Hemingway: It’s a great way to look at it though because it was so weird to watch media coverage of the allegations and the different standards that they held different people to. So for Brett Kavanaugh—for whom there was no evidence, by the way, that Christine Blasey Ford had ever even met him, much less that there was an assault, there was no evidence of even actually having met—his yearbook gets gone over with a fine-tooth comb. Every stupid joke that he and his buddies made gets front page coverage, and the treatment of Christine Blasey Ford, who has—and this does not necessarily speak to the veracity of her allegation for which there was no support that she was ever able to provide—she had political leanings that were obscured. She had serious problems with the story and the holes in the story, and the media just thought that was no problem. At one point they even say something like, “The inconsistencies in her story make her more believable,” which is absurd.
Williams: Yes, and then you all brought out—which I had forgotten or never learned—the competing yearbooks. The yearbooks from her time at prep school were—you know, there’s just plenty about partying and living the life that the other side used about Kavanaugh and his yearbook to paint this view of freewheeling sexual predatorism.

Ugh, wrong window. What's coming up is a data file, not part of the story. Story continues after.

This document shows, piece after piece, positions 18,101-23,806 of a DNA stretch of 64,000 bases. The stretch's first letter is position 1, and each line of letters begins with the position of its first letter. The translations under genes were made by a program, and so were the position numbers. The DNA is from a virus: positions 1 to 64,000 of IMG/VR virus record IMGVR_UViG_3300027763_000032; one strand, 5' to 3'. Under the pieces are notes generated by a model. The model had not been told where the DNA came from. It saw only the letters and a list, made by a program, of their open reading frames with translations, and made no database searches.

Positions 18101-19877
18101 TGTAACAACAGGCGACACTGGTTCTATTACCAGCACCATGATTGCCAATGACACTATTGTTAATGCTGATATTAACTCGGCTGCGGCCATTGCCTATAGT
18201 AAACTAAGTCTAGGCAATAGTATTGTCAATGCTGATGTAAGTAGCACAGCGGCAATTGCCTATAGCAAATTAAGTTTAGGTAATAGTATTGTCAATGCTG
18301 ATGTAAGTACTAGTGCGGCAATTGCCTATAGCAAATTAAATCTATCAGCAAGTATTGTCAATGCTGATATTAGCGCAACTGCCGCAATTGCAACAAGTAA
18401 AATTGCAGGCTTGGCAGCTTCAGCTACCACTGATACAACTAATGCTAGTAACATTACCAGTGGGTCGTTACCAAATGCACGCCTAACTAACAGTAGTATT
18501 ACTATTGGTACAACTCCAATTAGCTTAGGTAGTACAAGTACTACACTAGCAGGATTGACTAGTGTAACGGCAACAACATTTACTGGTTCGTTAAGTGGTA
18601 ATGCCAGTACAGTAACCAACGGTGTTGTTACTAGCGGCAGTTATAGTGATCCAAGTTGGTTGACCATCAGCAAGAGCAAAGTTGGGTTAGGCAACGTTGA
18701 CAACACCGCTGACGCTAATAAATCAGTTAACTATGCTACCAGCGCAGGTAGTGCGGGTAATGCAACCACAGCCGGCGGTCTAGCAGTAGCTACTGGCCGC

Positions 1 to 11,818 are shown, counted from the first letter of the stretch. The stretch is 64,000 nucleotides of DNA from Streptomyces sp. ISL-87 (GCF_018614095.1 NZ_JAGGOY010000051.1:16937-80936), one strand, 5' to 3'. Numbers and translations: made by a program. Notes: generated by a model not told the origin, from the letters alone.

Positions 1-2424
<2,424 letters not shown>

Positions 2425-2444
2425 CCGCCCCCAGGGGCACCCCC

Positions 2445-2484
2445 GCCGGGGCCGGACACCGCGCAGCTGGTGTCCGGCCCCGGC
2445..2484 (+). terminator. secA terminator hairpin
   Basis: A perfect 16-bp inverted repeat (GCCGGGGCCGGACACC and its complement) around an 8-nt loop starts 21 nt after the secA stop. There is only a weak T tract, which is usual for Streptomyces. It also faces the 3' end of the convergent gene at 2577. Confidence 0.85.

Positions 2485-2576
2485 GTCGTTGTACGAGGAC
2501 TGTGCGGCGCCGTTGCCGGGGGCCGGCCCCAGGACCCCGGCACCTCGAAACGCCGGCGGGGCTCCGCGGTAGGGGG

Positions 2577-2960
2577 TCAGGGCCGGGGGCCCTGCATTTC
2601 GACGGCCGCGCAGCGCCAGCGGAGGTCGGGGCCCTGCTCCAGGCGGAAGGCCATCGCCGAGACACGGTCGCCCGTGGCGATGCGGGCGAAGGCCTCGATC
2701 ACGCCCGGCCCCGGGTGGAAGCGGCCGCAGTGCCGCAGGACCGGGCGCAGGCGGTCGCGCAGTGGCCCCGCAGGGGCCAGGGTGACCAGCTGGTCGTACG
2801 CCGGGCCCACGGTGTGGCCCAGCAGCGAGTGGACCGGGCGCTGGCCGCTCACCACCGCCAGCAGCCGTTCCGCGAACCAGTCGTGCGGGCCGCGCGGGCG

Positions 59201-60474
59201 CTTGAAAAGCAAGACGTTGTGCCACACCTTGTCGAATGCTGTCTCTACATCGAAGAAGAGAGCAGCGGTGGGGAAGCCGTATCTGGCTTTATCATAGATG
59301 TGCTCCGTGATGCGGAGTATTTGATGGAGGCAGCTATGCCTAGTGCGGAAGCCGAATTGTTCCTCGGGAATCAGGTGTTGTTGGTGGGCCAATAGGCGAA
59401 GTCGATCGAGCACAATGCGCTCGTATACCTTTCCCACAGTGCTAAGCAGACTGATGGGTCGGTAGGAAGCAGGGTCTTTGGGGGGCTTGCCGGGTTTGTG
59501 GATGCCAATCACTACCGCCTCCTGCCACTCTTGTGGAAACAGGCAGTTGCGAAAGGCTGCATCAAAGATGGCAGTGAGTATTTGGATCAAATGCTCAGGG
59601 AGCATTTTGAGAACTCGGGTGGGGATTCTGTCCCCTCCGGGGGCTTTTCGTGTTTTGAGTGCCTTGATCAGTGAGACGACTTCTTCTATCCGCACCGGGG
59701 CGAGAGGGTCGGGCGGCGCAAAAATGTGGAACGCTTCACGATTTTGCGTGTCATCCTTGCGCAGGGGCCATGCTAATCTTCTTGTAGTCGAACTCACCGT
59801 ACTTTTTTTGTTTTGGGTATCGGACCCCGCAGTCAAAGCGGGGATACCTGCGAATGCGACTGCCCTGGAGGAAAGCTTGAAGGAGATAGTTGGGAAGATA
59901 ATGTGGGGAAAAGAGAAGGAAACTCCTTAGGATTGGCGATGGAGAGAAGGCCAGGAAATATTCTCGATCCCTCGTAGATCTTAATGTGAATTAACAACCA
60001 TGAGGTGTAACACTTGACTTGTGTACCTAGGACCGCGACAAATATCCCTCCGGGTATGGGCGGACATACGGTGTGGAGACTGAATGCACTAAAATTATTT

Hemingway: Yes. We know people who went to Holton Arms and Georgetown Prep—and the 80s were a different era and whatnot—but oh my goodness, the Holton Arms yearbooks are crazy-appalling. I mean I hope they’re joking about all the sex, drugs, and alcohol—
Hemingway: —but there’s a lot of sex, drugs, and alcohol in there.
Severino: Yes, and again that doesn’t necessarily go to the veracity of the claim either—
Severino: —but neither does the contents of his yearbook. It’s like if we’re going to scrutinize one down to the details, why are we calculatedly ignoring the other? It’s because it’s two sets of rules.
Williams: Yes. As far as due process is concerned, to borrow a term from the modern campus Left, to use one and leave out the other is problematic, right?
Williams: Well, good. I also wanted to talk a bit about—you alluded to this already, Carrie—about the administrative state. You all conclude the book with a discussion of why we’re so exercised about these battles, and why we have been for about 40 years or so, about who should sit on the Supreme Court, and your argument is that as the federal government does more and more and the administrative state—which is this more or less free-floating fourth branch, which increasingly runs our lives, at least at the federal level—makes rules as Congress used to, imposes penalties and costs, enmeshes people in all sorts of litigation as they try to overcome this endless regulation—as this is all grown up and Congress has stepped back, the courts have taken up a role. For 30 years or so at least they’ve been pretty deferential to the administrative state, but your larger point is that we shouldn’t be surprised that as the federal government has blossomed or ballooned, the courts have a larger role in this, and to the extent that they’re the only thing left to police, however imperfectly, this new super-legislature, we shouldn’t be surprised that these stakes are so high.